Based on the outcome of the most recent court case in the Supreme Court of Appeal, Jones v Pretorius, a strong word of warning was issued by the Court to those appointed as executors and their agents.

The Administration of Estates Act (Act) makes it very clear when you are entitled to your well-earned fee. The executor is only entitled to payment of his remuneration after all debts have been paid and the other estate assets have been distributed among the beneficiaries in accordance with the approved Liquidation and Distribution Account.

Contrary to popular belief, the Executor is not exempt from the rights and obligations of being appointed as such by the Master of the High Court when appointing an agent to act on his behalf. When issuing a Letter of Executorship for an estate larger than R250 000, the Master requests the nominated Executor as a private person to approach an attorney or an auditor. This is mainly because these professionals are members of governing bodies such as the Legal Practice Council (LPC) or the Independent Regulatory Board for Auditors (IRBA). These professionals must adhere to a structure of rules and regulations which allows the Master to trust the Executor and his/her agent to attend to the administration of the estate as per the Act.

Even though, and as in the matter of Jones v Pretorius, the agent is appointed by the Executor to deal with the administration of the estate according to the Act, the Will. In the best interests of the heirs as well as for the appointed Executor, the Executor is the one who will be a party to legal action for or against the estate.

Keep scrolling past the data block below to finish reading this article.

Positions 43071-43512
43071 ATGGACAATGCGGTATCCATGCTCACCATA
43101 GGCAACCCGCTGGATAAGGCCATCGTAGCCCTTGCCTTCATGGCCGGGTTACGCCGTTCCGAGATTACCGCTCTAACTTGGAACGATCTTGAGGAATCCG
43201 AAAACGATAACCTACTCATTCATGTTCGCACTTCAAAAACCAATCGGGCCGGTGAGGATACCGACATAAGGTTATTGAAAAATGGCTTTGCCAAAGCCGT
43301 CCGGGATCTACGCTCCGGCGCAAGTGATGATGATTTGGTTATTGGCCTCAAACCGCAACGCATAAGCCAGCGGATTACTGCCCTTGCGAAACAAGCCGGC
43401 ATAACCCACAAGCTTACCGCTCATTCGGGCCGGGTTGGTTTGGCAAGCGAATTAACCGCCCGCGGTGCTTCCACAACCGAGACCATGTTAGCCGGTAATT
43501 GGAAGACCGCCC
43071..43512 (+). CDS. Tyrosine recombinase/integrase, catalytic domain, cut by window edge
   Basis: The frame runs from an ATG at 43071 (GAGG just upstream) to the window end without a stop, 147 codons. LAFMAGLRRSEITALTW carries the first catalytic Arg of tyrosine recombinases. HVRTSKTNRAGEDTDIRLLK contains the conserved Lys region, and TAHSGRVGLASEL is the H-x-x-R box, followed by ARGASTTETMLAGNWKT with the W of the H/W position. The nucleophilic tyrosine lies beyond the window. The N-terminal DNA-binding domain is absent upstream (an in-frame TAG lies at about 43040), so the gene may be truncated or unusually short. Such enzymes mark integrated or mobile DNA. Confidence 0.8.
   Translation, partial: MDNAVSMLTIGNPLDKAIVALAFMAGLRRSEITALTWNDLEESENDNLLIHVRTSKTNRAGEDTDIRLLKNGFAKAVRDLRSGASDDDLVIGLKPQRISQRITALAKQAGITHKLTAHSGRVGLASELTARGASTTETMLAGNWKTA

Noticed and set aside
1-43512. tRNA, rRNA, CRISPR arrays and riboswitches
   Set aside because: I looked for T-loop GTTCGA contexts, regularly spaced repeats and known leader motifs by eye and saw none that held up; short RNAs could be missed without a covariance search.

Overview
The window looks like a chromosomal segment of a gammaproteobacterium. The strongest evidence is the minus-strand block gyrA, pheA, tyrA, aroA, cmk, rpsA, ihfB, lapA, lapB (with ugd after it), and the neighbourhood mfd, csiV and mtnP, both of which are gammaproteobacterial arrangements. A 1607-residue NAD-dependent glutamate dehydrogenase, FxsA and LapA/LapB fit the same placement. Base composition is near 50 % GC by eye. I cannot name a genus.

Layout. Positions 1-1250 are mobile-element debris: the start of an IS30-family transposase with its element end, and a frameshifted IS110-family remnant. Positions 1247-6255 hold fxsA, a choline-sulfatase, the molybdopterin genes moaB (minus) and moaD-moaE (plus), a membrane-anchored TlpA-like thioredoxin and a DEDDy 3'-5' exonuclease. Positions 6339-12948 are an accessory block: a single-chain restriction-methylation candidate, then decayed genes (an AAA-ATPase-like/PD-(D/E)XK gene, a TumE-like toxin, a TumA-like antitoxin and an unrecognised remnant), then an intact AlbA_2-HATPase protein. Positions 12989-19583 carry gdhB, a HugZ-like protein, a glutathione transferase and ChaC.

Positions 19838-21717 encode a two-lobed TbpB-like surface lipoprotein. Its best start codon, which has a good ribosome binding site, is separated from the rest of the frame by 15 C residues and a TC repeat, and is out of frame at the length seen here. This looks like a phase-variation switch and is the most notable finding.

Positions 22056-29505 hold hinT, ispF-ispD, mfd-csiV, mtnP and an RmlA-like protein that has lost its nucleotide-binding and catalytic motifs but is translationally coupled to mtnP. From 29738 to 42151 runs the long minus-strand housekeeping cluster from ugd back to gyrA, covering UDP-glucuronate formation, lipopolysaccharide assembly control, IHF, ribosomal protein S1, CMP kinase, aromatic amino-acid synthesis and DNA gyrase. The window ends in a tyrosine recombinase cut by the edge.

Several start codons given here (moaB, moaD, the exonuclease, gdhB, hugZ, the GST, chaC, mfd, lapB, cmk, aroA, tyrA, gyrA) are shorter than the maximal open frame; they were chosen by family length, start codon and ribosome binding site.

So, when do you stop being an Executor? The duties and responsibilities of an Executor are terminated automatically when he dies, or when the Master (or the High Court), relieves him of his duties. Therefore, if you are appointed as an agent to act on behalf of the Executor and he passes away, your instruction also ends. A new Executor must first be appointed, and a new formal Estate Power of Attorney must be signed by the new Executor for you to proceed with your administration. You, as the appointed agent, will not be entitled to deal with the administration or be entitled to the executor's remuneration until such time as you have been appointed by the new executor.

The Executor only hangs up his hat when the estate has been finalised and the Master has issued a filing note. It is important to remember that for the Executor to be discharged (meaning to no longer be responsible for the estate), he must apply in writing to the Master. Only after he has received his discharge letter from the Master, can he breathe again!

The content of this article is intended to provide a general guide to the subject matter. Specialist advice should be sought about your specific circumstances.